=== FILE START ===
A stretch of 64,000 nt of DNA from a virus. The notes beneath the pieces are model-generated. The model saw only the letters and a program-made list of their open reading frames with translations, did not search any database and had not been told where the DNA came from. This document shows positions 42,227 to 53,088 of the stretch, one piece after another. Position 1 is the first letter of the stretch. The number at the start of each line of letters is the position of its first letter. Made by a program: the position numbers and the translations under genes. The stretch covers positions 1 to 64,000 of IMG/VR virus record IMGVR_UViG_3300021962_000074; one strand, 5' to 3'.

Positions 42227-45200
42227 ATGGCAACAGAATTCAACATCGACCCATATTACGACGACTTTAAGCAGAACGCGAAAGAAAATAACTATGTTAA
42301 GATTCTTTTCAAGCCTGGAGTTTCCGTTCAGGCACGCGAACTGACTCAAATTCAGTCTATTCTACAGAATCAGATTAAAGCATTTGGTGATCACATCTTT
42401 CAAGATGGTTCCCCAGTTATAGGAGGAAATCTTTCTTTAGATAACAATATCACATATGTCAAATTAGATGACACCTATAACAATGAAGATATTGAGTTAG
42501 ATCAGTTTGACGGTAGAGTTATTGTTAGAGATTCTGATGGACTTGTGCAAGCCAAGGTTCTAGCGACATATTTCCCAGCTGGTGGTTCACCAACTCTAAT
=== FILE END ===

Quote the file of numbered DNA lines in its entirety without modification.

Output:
A stretch of 64,000 nt of DNA from a virus. The notes beneath the pieces are model-generated. The model saw only the letters and a program-made list of their open reading frames with translations, did not search any database and had not been told where the DNA came from. This document shows positions 42,227 to 53,088 of the stretch, one piece after another. Position 1 is the first letter of the stretch. The number at the start of each line of letters is the position of its first letter. Made by a program: the position numbers and the translations under genes. The stretch covers positions 1 to 64,000 of IMG/VR virus record IMGVR_UViG_3300021962_000074; one strand, 5' to 3'.

Positions 42227-45200
42227 ATGGCAACAGAATTCAACATCGACCCATATTACGACGACTTTAAGCAGAACGCGAAAGAAAATAACTATGTTAA
42301 GATTCTTTTCAAGCCTGGAGTTTCCGTTCAGGCACGCGAACTGACTCAAATTCAGTCTATTCTACAGAATCAGATTAAAGCATTTGGTGATCACATCTTT
42401 CAAGATGGTTCCCCAGTTATAGGAGGAAATCTTTCTTTAGATAACAATATCACATATGTCAAATTAGATGACACCTATAACAATGAAGATATTGAGTTAG
42501 ATCAGTTTGACGGTAGAGTTATTGTTAGAGATTCTGATGGACTTGTGCAAGCCAAGGTTCTAGCGACATATTTCCCAGCTGGTGGTTCACCAACTCTAAT